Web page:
Things to Consider When Looking For A New Veterinarian
So you’ve gotten your new bundle of joy — perhaps your research has led you to the perfect puppy from a reputable breeder or that special dog tugged on your heart strings at the shelter. Maybe, you’ve just moved to a new town or your former vet has retired or closed his or her practice.
You’ve gotten the best food, found super fun toys, knit a blanket for your best buddy’s new bed but you probably haven’t given much thought to yearly rabies shots or where to go in case of a medical emergency. Since finding the best vet service for your needs is pretty important, here are a few things to consider when searching.
- Location, location, location — Do you encounter any vet offices on your regular commute? Do you pass any billboards or other advertising for local vets? Is the office or building easily accessible or do you have to make an impossible left hand turn to get to the parking lot? Does the parking lot provide ample spots or is it on-street parking?
- Ask friends, neighbors, or co-workers for recommendations — Friends and co-workers make great sleuths. Most of them have opinions and are more than happy to express them. Ask your best friend or a reliable co-worker where they take their pets. Though it isn’t advisable to take these opinions on face value, these suggestions would provide you with a place to start. If you’re in a new town or city, try doing a search on LocalVets.com, just enter your zip code and list of local offices will appear with names, phone numbers, services and a brief description.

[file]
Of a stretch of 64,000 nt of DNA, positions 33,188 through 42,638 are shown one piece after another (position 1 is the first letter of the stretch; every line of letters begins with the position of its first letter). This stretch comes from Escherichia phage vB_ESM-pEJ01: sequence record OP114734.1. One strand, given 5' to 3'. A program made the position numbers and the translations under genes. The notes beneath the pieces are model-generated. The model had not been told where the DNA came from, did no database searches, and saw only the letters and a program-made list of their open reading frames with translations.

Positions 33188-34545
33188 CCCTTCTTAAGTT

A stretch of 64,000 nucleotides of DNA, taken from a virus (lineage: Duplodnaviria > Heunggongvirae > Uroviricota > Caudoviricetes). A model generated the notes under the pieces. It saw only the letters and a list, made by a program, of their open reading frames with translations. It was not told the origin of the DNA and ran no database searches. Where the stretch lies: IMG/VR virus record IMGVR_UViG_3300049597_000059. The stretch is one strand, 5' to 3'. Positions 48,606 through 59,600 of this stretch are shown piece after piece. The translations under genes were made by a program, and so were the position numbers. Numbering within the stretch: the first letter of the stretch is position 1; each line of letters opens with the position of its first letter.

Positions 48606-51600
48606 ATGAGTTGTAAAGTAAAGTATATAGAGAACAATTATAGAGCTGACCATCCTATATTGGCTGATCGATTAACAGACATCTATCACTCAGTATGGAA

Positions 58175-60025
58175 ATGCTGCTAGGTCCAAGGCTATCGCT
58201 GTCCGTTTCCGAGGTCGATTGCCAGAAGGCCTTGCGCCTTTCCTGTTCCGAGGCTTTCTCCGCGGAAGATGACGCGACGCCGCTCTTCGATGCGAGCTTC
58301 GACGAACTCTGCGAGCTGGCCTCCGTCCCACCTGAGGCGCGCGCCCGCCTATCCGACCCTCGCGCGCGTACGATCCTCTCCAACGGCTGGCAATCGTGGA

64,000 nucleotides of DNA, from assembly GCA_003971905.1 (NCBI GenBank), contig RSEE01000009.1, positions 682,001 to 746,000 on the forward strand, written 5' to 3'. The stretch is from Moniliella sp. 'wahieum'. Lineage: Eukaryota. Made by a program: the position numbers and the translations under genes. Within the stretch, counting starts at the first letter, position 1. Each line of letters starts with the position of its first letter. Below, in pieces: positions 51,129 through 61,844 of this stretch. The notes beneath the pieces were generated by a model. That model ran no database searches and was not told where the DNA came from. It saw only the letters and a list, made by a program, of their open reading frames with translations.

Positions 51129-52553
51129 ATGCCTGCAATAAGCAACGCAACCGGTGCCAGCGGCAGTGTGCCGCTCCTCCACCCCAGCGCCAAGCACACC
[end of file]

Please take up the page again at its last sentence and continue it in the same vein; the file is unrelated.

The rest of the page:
- Does your pet require specialty services — If you’ve adopted a toucan while volunteering in the rain forest and now find yourself in Kansas, you may need to broaden your vet search to major metropolitan areas. If you’re hoping to begin your English Bulldog breeding program, you need to make sure to look for vets with complicated labor and delivery experience. Does Fido have a tendency to eat golf balls? Emergency contacts and hours would be very important. Remember to consider your pet and his or her needs when searching.
- Philosophy — Does the vet, and his or her staff, have beliefs that align with your own? Just as it’s important to find an appropriate vet for your toucan, you may find it uncomfortable to take your Jack-of-All-Breeds to an office that caters to purebreds.
Once you’ve found two or three that meet some of your more basic qualities, call them. Most offices worth their weight in salt will offer a meet and greet at no cost. This is an excellent opportunity to see the office “in its natural environment” before you have to bring your pet for necessary medical attention. During this informal meeting, you can get a feel for the environment, see how the staff treat the other animals, meet the head vet, learn about pricing, etc.
When looking for a new veterinarian, it is very important to consider the qualities you expect and keep your individual pet in mind. Do your research and ask for recommendations and opinions. Don’t be afraid to shop around. This will ensure that you have a great fit for your furry family members.